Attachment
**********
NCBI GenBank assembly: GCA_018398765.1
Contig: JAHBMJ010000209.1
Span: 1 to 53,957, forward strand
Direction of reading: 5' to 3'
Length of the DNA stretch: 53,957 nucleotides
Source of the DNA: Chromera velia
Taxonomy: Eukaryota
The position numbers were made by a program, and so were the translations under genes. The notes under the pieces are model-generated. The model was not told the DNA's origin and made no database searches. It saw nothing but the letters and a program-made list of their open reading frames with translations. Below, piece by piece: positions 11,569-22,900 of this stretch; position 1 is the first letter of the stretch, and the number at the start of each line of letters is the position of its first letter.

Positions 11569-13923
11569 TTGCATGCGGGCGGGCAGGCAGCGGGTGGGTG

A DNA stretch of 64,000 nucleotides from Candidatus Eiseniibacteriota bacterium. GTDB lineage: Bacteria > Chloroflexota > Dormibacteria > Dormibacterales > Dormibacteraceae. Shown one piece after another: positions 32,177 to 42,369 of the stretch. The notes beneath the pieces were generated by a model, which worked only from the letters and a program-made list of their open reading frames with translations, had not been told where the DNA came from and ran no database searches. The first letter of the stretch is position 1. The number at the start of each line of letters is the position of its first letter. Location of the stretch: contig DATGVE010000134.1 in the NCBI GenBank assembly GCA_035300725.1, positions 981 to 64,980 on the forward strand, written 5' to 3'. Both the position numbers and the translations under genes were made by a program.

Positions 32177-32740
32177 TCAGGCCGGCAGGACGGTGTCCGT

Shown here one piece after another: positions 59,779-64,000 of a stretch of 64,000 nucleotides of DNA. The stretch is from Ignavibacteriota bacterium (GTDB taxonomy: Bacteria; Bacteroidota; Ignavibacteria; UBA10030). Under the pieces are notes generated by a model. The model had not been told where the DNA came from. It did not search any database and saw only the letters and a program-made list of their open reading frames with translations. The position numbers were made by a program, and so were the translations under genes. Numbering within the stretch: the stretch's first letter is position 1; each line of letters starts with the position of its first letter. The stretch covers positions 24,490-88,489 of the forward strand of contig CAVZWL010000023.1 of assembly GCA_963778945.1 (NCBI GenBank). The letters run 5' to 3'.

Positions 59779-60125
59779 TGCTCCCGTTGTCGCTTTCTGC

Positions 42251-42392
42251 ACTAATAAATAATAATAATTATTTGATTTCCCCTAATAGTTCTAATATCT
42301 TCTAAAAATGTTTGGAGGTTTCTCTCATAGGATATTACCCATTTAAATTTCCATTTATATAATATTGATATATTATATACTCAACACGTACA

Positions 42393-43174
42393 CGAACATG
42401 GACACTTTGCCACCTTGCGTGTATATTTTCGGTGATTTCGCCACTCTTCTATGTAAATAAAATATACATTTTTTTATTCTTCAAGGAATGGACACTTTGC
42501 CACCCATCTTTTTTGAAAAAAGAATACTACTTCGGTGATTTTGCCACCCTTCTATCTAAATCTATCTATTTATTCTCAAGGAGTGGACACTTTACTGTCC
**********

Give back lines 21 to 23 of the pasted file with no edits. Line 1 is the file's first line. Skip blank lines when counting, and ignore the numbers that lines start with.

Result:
42393 CGAACATG
42401 GACACTTTGCCACCTTGCGTGTATATTTTCGGTGATTTCGCCACTCTTCTATGTAAATAAAATATACATTTTTTTATTCTTCAAGGAATGGACACTTTGC
42501 CACCCATCTTTTTTGAAAAAAGAATACTACTTCGGTGATTTTGCCACCCTTCTATCTAAATCTATCTATTTATTCTCAAGGAGTGGACACTTTACTGTCC